The Anglican archbishop of Wales is in the news this Easter for expressing doubts about what actually happened to Jesus after his death.  (The surprise is not that he has doubts about the Christian faith but that he openly expresses them.)  His doubts have opened wide the door of disbelief in the historical resurrection of Jesus.  He appears to be more focussed on the question of how one discusses an event in time that occurred nearly 2,100 years ago than about how the Christian faith is based on eye-witness testimony to the historical events.  This is the classic Modernist move to wipe away faith in order to establish foundational facts through ‘scientific’ (historical) enquiry first.  But this move has involved, since people like David Friedrich Strauss in the mid-19th century, separating this search for certainty about history from some history-less claim of faith.  The story of Jesus, like any myth on such a reckoning, speaks to a larger truth for human life than any historical claim.  Yet, awkwardly for such perpetrators of a false faith, the early Christian believes made historical claims.  They made claims about the virgin Mary, about Jesus’ crucifixion during the rule of Pontius Pilate, and about Jesus’ being physically raised from the dead with a transformed, spiritual body that was no longer subject to decay and death—that overcame Death itself.  For people like this archbishop, the eye-witness testimony of believers in the New Testament to the incarnation, miracles, crucifixion, resurrection, and ascension of Jesus is irrelevant.  Only some existential message, with an illustrative rather than factual ‘story’ as a mythical backdrop, is important—and the cleverness of the preacher is to draw this message out of the myth and apply it to a gullible audience.

Half a Gospel

It is charitable to call this a ‘half-Gospel’—finding meaning apart from claims in fact.  It is, in truth, no Gospel at all.  Yet there is a significantly missing element—another ‘half’—even to affirmations of historical facts when the Gospel is rightly proclaimed.  It is this: we do not simply state what happened as part of our Christian faith, we also affirm faith in God’s powerful salvation.  Even Evangelicals often affirm a half-Gospel.  While insisting on the historical truth of their faith, they all too often turn that faith into little more than doctrine—a belief that this or that happened.  The Gospel is more than this: it is Good News, not simply Right News.  The Gospel is about God’s powerful hand throughout history, in Christ Jesus, working through the Holy Spirit, and at work in our lives.  It is not an existential truth, that humans can have second chances, e.g.; it is a Gospel truth, that through Jesus Christ God has acted decisively for our redemption and that, by His power, we are more than conquerors.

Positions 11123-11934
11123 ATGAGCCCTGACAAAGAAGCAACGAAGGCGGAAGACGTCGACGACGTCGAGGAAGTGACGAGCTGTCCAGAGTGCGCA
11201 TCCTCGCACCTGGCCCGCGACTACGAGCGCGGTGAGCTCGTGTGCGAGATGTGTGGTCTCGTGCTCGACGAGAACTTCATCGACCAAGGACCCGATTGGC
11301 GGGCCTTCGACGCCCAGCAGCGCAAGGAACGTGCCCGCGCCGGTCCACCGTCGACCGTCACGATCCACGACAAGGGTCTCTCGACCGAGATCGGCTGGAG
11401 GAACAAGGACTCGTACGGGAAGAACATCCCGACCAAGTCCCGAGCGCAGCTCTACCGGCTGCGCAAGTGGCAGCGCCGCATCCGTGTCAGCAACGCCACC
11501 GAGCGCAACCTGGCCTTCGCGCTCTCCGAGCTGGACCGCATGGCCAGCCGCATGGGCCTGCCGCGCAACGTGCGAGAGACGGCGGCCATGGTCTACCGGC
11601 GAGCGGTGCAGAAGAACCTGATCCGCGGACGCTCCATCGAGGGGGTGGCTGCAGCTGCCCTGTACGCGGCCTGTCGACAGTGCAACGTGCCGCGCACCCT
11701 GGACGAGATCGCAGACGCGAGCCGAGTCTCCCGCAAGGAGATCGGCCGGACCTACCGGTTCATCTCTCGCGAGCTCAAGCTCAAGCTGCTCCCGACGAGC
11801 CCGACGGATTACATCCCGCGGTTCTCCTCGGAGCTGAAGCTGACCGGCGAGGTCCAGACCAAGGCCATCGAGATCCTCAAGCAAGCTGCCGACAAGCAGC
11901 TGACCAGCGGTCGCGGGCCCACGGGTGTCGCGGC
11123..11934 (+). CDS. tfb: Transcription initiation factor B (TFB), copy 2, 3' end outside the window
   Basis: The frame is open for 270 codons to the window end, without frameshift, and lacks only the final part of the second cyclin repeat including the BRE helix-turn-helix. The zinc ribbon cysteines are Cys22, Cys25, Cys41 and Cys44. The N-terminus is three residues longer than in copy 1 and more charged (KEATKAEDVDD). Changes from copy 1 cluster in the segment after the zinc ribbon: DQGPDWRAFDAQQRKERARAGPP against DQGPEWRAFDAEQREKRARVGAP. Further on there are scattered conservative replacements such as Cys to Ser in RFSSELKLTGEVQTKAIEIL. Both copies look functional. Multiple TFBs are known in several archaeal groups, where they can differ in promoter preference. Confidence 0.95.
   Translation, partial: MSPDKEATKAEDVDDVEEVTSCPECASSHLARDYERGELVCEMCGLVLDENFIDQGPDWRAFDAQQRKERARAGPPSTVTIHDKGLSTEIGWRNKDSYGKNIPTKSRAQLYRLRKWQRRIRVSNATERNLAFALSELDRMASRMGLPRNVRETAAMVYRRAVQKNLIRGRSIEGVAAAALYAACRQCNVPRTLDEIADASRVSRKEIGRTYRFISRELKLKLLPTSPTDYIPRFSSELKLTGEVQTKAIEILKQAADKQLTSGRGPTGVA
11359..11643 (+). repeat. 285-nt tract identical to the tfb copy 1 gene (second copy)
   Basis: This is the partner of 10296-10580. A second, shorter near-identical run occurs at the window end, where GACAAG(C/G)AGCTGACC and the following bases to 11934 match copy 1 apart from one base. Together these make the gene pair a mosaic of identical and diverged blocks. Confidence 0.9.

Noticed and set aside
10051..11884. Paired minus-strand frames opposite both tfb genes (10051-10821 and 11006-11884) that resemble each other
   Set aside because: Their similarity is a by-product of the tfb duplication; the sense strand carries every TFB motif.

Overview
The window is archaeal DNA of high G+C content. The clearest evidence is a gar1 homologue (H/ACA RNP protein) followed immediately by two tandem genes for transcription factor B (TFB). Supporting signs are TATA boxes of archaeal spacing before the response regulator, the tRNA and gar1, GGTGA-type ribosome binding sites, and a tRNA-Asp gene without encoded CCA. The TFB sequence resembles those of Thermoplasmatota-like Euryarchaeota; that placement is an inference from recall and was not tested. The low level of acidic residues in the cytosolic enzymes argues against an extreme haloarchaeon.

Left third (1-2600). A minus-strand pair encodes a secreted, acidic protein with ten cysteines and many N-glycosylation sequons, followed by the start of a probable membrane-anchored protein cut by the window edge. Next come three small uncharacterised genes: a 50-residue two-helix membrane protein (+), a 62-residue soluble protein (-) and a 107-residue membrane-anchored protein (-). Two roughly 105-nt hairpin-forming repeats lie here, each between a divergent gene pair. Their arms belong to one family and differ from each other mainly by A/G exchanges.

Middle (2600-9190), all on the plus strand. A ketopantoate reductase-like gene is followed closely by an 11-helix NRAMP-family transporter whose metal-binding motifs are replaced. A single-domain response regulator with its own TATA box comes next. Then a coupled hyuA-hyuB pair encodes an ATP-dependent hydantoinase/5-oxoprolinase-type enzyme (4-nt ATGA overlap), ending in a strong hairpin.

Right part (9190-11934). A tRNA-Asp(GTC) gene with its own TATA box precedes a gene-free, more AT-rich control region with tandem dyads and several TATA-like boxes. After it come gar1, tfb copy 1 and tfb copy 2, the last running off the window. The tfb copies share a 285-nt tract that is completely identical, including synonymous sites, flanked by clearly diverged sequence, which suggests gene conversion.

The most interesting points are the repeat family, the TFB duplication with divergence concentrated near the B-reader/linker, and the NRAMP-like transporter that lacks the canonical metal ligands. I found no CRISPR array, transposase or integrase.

The half-Gospel is taught in Evangelical pulpits when the power of God is relegated to the events of Scripture but not understood as a power at work in us who believe.  It is taught when the miraculous work of God in our day is doubted, considered to be for a former, apostolic time, or associated with far-away stories from the mission field that do not apply to the rest of us.  It is taught when a counsellor encourages someone with a sexual deviancy or addiction to stop their practice without holding out the hope of God’s power to bring about change.  It is taught when the Gospel is made to be about God’s forgiveness without it also being about God’s power—about forgiving grace without also transforming grace.

The half-Gospel is a Gospel that, on the one hand, separates history from faith and, on the other hand, separates faith about what God has done from faith in what God does.  Christmas and Easter are Christian celebrations that make claims about God and history.  Jesus Christ, the eternal Son of God, became flesh in the incarnation.  Jesus Christ, crucified on the cross under Pontius Pilate for our sins, was raised on the third day with a transformed, physical body.  The apostles witnessed to these truths, and our faith is based on this historical witness.  Our faith is also, and especially, in God, who has done these things.  We not only believe that these things happened, but also that God’s power is, through these events, accomplishing our salvation and sanctification and future resurrection.  We are not merely part of Jesus’ historical incarnation, death, resurrection, ascension, and future coming; we are also part of God’s power at work through these salvific events in history.  As Paul says,